In the meantime, Moore continues to train players and provide advice for those who need it. She’s helping several begin or extend their careers overseas.
Myla Somerville, a St. Mary’s Ryken graduate, played for the University of the District of Columbia and graduated in 2016. Last month, she went to an international camp in Germany, aiming for a contract.
After taking a little time off from basketball, Somerville said, attending a Washington Mystics game ignited her desire to play professionally. In March, Moore called about the camp.
“She pushes you,” said Somerville, 25. “A lot of times, that’s all it takes. She actually had given me more confidence, which is weird to say, because I’m pretty confident.”
To play overseas, a player needs a profile on one of the professional leagues’ websites, such as eurobasket.com, to show coaches she has more than just a college basketball background. Going to the right camp or combine can give a player that profile, Moore said.
“Not everybody can get lucky with an agent,” she said, “and you can’t keep asking another player for her connections. We don’t want them to do that. We want them to have their own resources.”
Although Carrington, a former All-Metro player at Dundalk who played at Morgan State, had always wanted to play professionally, being in Australia wasn’t easy.
“The first months of transitioning from the U.S. to being all the way across the world away from family and friends is challenging,” said Carrington, 25. “Going into it not knowing what to expect was scary. I stayed in. I was always calling home. Then after a while, I started stepping out of my comfort zone. I started to meet people and get out to go sightseeing. Overall, it turned into an amazing experience.”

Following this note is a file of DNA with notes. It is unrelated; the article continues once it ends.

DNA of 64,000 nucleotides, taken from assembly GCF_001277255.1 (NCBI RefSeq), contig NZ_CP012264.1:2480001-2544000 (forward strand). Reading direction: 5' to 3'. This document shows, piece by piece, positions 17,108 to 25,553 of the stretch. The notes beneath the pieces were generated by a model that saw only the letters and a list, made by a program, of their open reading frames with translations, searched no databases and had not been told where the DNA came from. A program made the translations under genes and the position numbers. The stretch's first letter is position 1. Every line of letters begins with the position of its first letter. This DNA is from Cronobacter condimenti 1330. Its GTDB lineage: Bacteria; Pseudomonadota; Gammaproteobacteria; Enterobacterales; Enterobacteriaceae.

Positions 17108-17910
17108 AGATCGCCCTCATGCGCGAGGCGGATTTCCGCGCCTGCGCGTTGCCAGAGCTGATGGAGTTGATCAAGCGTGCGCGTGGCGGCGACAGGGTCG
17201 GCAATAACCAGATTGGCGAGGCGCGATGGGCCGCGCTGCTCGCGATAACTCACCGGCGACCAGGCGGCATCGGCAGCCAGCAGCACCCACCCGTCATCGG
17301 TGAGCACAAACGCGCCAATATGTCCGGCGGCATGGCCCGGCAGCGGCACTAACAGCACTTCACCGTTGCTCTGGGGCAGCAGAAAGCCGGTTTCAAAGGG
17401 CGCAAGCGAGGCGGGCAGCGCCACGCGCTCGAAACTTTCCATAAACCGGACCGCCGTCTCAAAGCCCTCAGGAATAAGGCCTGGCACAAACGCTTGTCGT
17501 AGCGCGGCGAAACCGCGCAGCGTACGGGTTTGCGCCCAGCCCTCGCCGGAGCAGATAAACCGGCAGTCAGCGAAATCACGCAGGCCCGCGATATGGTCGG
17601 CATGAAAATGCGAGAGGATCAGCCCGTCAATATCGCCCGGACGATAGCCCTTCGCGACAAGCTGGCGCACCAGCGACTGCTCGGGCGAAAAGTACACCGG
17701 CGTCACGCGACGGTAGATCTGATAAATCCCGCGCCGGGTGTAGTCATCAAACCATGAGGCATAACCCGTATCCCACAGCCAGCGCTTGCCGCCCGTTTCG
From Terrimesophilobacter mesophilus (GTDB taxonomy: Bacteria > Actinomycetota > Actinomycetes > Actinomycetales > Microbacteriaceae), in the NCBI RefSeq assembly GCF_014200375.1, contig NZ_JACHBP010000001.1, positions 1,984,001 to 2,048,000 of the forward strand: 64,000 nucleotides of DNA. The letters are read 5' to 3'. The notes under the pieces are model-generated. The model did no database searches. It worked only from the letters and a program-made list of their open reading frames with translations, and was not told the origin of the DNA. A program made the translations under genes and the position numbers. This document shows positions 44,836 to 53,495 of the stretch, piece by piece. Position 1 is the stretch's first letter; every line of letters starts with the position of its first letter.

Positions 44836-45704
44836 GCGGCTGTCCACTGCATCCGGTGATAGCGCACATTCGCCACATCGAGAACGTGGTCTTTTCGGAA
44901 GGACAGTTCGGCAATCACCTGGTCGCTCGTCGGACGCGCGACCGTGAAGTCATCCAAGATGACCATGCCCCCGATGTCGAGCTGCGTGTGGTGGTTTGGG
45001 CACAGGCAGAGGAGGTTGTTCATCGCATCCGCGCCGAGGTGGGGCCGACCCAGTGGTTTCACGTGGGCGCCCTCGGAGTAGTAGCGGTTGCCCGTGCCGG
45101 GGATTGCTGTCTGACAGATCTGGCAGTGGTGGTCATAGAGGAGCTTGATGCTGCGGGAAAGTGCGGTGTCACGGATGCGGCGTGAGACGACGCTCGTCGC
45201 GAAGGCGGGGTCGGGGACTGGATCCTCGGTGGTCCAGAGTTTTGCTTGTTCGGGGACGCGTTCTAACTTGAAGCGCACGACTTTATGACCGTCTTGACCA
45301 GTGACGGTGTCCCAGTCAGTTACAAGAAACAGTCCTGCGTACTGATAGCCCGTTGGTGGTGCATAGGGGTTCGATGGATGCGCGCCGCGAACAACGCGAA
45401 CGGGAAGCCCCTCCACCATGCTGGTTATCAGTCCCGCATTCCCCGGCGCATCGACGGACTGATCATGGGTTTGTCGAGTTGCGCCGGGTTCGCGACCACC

Her experience in Switzerland wasn’t quite as good. She had a few problems with her agent and thought her contract could have been better, so she took some time off from basketball after returning home.
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Now, Carrington is working with Moore to get a better contract. She plans to attend an international combine in Florida in August.
Like Somerville and Carrington, other local women who’ve played for the Baltimore Cougars Legends, such as Roland Park graduate Daisy Aleaze, Seton Keough graduate Achiri Ade and Patterson graduate Ciarra Webb — also All-Metro players — continue to work with Moore to help younger girls who aspire to play professionally. Some will help with a youth camp Saturday at Cloverdale Park in Baltimore.
Aleaze had wonderful experiences playing in Europe on two teams based in Spain as well as playing for Nigeria in the Women’s AfroBasket league. Although Moore did not help her get overseas, she’s eager to share her experiences.
“It’s really important because everybody has a dream. All they need is an opportunity,” said Aleaze, 23. “If you can help in whatever way, you just have to give back. Tammy’s going to do her job with finding things and I can do my job in the sense of providing something to look forward to or aspire to be like or just give advice or tips on how my time overseas was so they can compare.”
Rogers, an assistant coach at Chesapeake-Baltimore County, is always happy to help her sister with training, fundraising or anything else she needs.
“It’s important to have programs like this,” she said, “because a lot of times, you have a lot of talent in certain areas and they fall by the wayside, because they don’t have any guidance. They just don’t know. They have dreams, but they don’t now how to turn those dreams into plans and those plans into goals and I think programs like this help to do that.”